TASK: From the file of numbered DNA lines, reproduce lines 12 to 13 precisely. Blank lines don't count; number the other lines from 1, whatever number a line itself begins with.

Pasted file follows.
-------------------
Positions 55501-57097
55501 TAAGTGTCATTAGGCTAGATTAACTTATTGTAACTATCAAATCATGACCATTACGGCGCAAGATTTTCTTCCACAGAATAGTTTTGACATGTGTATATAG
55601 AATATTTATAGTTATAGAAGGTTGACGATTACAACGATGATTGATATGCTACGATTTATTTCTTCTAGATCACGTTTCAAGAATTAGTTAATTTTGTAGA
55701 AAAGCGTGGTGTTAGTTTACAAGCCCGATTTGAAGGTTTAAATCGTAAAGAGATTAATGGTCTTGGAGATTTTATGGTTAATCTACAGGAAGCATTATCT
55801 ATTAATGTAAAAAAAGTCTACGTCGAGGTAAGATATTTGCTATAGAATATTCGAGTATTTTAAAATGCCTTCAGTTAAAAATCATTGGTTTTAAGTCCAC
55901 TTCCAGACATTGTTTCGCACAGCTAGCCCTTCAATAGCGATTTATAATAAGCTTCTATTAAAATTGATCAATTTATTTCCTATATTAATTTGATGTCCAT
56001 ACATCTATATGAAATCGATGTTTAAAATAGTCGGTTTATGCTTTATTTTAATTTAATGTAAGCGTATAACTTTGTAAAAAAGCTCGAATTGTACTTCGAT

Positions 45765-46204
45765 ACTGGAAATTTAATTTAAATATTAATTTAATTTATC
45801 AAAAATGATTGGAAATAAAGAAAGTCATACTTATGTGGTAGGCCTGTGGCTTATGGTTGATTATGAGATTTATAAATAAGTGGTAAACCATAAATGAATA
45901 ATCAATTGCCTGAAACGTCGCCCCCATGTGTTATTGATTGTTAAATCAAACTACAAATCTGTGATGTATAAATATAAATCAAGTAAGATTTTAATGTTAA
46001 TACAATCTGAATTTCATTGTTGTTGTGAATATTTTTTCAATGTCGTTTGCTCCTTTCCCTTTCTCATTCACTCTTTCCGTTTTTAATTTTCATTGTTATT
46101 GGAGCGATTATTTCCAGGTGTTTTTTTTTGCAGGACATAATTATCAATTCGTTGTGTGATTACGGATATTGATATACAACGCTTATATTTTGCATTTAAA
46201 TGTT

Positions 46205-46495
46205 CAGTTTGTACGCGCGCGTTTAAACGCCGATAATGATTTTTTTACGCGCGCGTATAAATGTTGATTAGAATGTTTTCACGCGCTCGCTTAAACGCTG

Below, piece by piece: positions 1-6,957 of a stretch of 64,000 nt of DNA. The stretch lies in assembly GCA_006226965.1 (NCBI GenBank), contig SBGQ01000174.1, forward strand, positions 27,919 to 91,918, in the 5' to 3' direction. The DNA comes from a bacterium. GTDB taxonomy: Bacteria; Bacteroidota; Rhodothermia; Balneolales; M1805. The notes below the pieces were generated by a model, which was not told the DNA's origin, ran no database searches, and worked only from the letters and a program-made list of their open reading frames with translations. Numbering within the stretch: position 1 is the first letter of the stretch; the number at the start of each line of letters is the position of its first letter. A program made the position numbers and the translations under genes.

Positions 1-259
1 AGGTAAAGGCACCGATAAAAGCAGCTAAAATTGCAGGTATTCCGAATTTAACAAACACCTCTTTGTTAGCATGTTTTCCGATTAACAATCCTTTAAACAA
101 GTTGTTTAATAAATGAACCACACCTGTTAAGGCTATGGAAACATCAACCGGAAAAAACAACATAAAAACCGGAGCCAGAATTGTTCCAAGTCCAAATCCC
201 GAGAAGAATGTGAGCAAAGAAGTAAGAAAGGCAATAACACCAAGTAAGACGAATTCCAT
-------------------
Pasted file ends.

46001 TACAATCTGAATTTCATTGTTGTTGTGAATATTTTTTCAATGTCGTTTGCTCCTTTCCCTTTCTCATTCACTCTTTCCGTTTTTAATTTTCATTGTTATT
46101 GGAGCGATTATTTCCAGGTGTTTTTTTTTGCAGGACATAATTATCAATTCGTTGTGTGATTACGGATATTGATATACAACGCTTATATTTTGCATTTAAA